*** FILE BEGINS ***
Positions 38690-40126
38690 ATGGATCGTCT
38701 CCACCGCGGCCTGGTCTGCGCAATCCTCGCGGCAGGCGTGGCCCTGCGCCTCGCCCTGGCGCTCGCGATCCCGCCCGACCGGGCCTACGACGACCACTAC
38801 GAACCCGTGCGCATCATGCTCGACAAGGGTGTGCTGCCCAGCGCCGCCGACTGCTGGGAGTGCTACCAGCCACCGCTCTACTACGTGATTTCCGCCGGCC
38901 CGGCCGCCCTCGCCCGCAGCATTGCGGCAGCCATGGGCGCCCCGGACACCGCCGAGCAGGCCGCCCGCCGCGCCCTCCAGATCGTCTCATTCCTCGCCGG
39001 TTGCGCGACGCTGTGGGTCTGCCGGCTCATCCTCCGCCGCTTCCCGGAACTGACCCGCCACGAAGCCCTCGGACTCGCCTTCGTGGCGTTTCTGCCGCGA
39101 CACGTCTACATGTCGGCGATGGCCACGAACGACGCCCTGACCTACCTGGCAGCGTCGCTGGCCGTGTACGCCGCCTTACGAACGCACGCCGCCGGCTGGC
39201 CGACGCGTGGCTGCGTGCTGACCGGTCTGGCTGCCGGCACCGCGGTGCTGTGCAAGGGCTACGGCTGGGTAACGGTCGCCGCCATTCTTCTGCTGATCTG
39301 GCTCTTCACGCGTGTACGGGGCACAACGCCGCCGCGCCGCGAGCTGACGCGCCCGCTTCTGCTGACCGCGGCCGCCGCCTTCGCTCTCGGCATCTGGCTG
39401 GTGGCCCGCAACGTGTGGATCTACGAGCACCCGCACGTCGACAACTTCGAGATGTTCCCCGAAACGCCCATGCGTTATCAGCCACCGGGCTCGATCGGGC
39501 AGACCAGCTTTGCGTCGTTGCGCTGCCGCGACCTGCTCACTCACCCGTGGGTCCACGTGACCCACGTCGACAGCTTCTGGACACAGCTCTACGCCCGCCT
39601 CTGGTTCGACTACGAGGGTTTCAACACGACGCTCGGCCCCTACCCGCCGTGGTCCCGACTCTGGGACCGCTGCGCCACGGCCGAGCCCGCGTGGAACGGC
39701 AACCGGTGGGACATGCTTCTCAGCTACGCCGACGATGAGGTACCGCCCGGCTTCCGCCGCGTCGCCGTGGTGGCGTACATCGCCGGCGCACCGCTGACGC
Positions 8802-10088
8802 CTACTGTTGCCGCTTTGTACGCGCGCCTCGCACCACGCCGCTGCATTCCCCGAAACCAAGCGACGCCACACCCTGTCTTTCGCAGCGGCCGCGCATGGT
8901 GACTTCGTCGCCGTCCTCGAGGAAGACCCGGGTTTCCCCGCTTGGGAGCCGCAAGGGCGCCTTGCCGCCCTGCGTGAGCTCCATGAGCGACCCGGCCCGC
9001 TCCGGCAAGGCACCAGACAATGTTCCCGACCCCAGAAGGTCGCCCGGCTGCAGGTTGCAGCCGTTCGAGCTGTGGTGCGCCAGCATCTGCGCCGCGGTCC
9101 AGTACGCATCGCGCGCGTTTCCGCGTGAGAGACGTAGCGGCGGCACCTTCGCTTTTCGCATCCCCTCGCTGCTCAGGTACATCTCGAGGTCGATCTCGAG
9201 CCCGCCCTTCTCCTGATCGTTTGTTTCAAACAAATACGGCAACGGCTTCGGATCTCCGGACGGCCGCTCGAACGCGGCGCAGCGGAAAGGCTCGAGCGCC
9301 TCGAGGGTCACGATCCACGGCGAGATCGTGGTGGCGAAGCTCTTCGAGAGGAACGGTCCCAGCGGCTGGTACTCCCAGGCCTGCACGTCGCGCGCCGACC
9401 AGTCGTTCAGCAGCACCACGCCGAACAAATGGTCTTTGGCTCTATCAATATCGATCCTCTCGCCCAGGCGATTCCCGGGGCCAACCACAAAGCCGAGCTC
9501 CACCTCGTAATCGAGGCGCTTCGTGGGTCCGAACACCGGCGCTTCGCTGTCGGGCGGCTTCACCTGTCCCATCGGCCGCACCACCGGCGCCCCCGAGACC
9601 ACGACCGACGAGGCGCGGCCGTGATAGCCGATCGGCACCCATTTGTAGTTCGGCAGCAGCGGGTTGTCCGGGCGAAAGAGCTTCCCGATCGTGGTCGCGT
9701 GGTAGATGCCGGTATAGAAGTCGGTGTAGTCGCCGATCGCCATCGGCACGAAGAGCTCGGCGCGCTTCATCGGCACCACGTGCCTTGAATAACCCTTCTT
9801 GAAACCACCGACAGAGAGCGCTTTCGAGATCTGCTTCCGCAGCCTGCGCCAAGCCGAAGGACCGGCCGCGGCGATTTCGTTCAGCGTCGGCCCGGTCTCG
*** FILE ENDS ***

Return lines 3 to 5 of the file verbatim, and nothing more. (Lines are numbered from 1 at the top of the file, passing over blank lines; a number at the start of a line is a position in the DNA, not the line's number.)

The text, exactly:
38701 CCACCGCGGCCTGGTCTGCGCAATCCTCGCGGCAGGCGTGGCCCTGCGCCTCGCCCTGGCGCTCGCGATCCCGCCCGACCGGGCCTACGACGACCACTAC
38801 GAACCCGTGCGCATCATGCTCGACAAGGGTGTGCTGCCCAGCGCCGCCGACTGCTGGGAGTGCTACCAGCCACCGCTCTACTACGTGATTTCCGCCGGCC
38901 CGGCCGCCCTCGCCCGCAGCATTGCGGCAGCCATGGGCGCCCCGGACACCGCCGAGCAGGCCGCCCGCCGCGCCCTCCAGATCGTCTCATTCCTCGCCGG